S T O R I E S  w i t h  V I T A M I N S

About Devotion

Jan 31, 2019 by Mark Siegel, in Creativity , Journal


Call-over 4 of 7: DEVOTION

A genuine devotion is regular, constant, not intermittent or erratic. A mother to a newborn child. A pianist to their keys. An athlete to their sport. There's durable intention and commitment on the road to doing anything extraordinary.

It's almost like our persistence, repetition, our ten thousand tries send a signal of meaning business, to something. Whether it's artistry, or scientific research, or parenting, fencing, or baking, or even one's marriage—it's like the gods of that pursuit don't just respond to casual interest.

Elizabeth Gilbert gives a lovely insight into this devotional aspect of the Creative Life in her famous TED talk.

I was especially taken by the difference between the ancient Roman idea of having a Genius, meaning this other life that attends your life, and supplies the magic and inexplicable brilliance—versus the Renaissance humanist shift to being the genius. Leonardo, the genius. Michelangelo, the genius. And the door opened to egomania... Very interesting.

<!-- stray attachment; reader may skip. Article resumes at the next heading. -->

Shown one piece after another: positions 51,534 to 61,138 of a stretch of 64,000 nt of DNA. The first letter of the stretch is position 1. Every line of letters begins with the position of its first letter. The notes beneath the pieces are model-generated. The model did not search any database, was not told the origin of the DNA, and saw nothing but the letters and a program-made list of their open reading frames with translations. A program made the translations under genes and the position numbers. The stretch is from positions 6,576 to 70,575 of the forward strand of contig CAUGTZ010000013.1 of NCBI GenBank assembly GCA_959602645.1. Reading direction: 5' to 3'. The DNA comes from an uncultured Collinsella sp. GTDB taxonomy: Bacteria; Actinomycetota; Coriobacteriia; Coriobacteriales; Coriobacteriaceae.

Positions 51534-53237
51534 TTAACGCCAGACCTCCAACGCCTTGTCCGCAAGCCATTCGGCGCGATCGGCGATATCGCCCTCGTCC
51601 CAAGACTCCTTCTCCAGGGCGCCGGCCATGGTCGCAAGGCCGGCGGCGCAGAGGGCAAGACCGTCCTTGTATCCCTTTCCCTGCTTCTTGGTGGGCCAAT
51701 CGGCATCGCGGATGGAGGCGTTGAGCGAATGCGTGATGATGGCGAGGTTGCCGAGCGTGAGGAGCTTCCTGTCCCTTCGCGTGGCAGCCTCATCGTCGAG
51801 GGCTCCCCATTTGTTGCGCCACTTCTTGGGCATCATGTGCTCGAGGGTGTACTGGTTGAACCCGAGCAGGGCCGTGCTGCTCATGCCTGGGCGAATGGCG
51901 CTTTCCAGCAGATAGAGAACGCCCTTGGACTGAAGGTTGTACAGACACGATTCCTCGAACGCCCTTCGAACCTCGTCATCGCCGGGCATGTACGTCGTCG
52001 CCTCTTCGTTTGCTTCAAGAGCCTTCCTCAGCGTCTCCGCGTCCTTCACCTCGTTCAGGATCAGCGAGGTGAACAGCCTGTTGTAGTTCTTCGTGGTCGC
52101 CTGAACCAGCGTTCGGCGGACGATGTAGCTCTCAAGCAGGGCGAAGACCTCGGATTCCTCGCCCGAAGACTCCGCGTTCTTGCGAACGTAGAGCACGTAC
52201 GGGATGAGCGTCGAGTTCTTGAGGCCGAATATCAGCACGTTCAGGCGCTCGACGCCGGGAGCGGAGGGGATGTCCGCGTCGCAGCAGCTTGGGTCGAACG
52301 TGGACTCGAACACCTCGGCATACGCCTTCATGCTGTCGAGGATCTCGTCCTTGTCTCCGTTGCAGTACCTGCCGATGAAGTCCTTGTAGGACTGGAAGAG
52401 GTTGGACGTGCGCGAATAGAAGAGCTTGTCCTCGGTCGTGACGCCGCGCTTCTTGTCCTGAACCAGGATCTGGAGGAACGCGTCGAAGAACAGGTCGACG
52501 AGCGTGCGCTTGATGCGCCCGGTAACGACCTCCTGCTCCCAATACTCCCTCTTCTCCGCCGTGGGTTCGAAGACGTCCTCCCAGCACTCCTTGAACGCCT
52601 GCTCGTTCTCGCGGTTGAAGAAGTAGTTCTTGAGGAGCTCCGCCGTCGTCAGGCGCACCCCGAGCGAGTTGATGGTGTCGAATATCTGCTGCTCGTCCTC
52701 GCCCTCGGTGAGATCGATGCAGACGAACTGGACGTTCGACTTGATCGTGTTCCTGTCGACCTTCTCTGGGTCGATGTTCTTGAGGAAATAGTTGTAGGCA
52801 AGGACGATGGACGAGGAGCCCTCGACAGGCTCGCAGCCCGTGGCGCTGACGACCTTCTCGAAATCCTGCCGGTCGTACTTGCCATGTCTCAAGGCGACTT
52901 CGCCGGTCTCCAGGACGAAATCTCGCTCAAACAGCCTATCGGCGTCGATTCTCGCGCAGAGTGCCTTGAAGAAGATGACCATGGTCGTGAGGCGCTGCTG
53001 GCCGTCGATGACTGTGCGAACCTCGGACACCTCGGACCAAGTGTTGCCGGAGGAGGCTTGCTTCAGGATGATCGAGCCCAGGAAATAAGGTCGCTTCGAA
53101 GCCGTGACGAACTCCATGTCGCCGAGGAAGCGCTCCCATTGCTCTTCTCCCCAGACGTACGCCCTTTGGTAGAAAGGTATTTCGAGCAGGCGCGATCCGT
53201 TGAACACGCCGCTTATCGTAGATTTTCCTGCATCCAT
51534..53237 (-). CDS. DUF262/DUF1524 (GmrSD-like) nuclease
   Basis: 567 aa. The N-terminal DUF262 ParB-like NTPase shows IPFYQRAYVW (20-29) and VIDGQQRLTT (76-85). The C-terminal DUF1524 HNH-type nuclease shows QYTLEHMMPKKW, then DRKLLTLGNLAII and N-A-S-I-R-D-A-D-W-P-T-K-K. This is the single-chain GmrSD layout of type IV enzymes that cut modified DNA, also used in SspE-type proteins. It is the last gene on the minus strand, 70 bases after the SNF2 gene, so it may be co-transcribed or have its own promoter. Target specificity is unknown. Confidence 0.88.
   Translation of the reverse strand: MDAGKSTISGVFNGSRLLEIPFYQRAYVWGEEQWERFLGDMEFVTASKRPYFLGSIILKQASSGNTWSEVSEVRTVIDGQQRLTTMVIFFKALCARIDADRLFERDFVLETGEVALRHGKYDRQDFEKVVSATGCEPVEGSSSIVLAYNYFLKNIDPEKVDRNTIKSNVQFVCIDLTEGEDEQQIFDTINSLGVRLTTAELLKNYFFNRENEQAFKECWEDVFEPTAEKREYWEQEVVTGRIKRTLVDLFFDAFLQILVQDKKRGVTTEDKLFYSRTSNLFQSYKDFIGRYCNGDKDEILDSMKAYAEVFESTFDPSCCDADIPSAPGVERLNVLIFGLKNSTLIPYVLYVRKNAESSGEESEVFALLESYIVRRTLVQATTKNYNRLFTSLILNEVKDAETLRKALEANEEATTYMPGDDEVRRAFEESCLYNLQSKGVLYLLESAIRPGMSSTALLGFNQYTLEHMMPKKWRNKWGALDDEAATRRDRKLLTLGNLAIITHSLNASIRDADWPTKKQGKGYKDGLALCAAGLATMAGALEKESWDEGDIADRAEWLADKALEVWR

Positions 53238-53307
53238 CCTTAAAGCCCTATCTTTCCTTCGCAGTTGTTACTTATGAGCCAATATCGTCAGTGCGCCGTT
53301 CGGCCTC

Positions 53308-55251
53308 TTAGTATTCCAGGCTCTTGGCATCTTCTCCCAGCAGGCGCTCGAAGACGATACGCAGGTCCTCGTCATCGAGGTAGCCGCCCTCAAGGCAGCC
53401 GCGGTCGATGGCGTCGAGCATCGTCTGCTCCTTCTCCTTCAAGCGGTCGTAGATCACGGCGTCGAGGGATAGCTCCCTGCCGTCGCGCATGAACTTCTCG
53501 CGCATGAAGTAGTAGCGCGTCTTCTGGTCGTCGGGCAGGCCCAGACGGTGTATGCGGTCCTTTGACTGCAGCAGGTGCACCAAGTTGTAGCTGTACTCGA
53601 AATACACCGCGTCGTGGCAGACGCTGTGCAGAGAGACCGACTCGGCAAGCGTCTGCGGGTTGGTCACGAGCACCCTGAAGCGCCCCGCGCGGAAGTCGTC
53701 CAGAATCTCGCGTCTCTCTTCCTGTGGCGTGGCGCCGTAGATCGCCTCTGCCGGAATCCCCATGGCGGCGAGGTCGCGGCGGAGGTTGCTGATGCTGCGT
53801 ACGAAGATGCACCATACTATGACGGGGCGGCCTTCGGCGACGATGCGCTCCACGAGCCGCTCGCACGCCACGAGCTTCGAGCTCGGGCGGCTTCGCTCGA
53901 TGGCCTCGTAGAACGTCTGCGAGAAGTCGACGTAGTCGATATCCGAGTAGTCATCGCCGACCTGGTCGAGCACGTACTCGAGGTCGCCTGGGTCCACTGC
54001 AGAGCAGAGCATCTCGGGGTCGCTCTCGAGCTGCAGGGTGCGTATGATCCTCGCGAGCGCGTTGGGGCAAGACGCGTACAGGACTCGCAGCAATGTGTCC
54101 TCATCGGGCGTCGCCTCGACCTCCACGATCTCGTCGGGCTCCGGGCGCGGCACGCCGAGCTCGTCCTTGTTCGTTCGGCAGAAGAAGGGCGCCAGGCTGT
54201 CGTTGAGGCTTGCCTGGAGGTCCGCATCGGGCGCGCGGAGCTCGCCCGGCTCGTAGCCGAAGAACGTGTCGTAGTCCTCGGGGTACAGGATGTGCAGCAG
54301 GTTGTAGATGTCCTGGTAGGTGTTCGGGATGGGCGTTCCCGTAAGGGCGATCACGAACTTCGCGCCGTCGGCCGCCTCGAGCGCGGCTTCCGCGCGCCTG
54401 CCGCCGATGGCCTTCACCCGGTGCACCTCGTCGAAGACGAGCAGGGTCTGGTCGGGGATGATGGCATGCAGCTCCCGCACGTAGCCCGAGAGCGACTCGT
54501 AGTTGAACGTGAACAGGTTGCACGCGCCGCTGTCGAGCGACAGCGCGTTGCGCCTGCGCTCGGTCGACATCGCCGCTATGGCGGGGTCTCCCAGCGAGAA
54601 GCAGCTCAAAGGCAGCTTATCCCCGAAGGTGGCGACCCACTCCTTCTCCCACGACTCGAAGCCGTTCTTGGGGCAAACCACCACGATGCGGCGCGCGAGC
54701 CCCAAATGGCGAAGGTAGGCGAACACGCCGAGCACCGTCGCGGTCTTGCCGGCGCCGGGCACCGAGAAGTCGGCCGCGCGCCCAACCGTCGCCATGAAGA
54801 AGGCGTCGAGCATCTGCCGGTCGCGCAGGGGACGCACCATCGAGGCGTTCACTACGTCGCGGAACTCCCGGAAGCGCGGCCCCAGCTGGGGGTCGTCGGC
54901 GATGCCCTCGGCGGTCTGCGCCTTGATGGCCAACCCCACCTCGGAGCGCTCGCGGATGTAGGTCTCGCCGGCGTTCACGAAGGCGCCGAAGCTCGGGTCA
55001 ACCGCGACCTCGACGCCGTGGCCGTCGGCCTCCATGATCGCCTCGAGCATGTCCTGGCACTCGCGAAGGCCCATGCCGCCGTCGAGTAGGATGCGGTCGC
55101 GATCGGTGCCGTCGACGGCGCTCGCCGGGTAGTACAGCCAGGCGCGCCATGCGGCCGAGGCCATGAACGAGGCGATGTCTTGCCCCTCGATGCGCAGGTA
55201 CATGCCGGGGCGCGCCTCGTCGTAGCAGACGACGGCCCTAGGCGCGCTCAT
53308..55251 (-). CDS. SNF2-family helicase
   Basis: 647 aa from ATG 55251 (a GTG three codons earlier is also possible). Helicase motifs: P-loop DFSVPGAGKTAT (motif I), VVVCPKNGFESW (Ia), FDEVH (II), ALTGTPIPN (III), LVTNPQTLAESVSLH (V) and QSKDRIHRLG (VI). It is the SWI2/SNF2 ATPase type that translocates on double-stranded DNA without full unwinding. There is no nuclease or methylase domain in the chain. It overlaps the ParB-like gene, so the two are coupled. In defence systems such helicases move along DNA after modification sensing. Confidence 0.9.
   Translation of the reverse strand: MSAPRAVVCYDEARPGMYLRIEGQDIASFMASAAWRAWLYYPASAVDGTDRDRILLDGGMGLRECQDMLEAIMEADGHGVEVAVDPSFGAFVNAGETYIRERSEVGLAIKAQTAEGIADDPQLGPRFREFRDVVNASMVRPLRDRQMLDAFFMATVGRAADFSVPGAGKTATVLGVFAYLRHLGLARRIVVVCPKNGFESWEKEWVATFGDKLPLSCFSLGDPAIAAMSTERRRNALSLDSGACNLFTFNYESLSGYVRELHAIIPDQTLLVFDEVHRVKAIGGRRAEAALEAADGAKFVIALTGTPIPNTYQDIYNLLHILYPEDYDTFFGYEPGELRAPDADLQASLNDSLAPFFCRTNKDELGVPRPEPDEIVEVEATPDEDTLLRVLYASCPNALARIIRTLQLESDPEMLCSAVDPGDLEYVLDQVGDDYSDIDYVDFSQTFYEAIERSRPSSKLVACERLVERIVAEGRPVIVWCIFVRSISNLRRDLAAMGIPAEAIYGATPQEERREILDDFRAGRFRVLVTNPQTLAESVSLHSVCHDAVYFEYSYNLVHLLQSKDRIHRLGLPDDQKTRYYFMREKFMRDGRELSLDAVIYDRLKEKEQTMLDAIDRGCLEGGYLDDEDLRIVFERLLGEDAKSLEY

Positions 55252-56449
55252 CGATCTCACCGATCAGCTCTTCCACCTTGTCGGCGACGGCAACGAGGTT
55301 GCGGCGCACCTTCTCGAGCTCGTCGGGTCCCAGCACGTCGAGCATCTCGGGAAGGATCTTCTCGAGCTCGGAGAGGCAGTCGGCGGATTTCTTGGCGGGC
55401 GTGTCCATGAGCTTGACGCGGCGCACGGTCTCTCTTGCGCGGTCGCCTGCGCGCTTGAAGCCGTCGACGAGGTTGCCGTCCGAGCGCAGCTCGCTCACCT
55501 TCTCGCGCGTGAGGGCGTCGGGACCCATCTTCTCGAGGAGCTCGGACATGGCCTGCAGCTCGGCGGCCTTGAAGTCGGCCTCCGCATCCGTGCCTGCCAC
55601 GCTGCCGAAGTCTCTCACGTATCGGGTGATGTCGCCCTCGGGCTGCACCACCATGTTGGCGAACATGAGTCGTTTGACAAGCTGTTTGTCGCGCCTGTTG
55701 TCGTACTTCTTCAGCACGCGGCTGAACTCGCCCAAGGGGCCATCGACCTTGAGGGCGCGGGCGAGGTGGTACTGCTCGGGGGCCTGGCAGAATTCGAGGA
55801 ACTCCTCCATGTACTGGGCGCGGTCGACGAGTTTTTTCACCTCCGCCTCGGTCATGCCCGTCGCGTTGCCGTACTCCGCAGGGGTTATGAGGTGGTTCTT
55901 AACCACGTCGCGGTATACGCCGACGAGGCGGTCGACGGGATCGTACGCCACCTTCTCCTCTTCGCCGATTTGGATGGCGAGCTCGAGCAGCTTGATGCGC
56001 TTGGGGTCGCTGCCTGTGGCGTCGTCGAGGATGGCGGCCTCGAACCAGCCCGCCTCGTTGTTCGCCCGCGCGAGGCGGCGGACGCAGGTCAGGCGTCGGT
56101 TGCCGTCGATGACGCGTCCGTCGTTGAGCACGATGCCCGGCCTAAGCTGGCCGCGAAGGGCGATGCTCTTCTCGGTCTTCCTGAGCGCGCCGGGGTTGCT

Gilbert makes the point that the devotion is not to making brilliant stuff, but as she says, to showing up—turning up at work, being available (more on that in another entry soon.)

Stephen King speaks to this in his exquisite memoir On Writing: 
Don't wait for the muse. As I've said, he's a hardheaded guy who's not susceptible to a lot of creative fluttering. This isn't the Ouija board or the spirit-world we're talking about here, but just another job like laying pipe or driving long-haul trucks. Your job is to make sure the muse knows where you're going to be every day from nine 'til noon. Or seven 'til three. If he does know, I assure you that sooner or later he'll start showing up.
For me showing up (so the muse knows where to show up) is timed to current projects. In terms of daily devotion, there's always some daily journaling doodle that's part meditation, part discovery. And although stories and projects have sprouted from these doodle journals, they aren't under any commercial pressure. In the end I don't want to be devoted to commerce, but to something else.

So morning journals don't have to be for public consumption:


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